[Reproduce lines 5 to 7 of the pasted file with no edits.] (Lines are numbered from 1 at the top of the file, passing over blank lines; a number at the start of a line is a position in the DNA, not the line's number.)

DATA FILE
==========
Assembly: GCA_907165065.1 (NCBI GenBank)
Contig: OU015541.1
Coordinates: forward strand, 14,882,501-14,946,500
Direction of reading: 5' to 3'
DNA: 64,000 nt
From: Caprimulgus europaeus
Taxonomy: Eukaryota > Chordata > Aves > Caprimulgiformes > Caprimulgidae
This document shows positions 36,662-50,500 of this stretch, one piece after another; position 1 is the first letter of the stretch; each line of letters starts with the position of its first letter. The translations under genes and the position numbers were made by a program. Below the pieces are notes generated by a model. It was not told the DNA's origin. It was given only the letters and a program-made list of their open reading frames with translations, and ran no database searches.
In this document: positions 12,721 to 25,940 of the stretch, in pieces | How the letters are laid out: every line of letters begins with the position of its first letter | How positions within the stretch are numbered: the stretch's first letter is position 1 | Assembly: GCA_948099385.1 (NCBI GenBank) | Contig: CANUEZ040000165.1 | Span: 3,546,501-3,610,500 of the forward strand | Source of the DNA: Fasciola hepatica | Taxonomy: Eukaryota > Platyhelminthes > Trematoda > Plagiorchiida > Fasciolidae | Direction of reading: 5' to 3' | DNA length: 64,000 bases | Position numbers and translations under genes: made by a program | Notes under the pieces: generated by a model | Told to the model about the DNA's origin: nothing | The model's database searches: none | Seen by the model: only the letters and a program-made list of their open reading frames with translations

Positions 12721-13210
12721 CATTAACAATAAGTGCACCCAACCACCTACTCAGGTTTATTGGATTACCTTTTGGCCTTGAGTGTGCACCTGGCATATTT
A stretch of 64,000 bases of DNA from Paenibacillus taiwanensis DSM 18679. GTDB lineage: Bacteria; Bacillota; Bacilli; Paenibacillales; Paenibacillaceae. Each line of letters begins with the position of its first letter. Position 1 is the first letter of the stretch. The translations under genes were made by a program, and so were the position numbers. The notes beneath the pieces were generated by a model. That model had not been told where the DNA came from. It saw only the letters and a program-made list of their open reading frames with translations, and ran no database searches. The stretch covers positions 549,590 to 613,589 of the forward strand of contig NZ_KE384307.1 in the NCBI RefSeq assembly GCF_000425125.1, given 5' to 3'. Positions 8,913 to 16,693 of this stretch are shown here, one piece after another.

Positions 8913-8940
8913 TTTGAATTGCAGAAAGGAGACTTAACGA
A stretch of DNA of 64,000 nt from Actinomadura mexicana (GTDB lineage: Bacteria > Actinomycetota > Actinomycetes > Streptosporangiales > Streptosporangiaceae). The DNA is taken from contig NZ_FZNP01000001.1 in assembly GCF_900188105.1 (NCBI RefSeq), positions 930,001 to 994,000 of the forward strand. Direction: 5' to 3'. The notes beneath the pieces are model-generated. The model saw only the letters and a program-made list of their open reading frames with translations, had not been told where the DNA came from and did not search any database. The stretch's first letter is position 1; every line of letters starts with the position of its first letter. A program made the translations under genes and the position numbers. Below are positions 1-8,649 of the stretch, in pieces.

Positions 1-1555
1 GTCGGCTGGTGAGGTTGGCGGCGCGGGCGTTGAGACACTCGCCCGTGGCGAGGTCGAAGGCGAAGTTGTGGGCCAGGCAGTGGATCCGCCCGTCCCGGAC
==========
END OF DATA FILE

DNA: 64,000 nt
From: Caprimulgus europaeus
Taxonomy: Eukaryota > Chordata > Aves > Caprimulgiformes > Caprimulgidae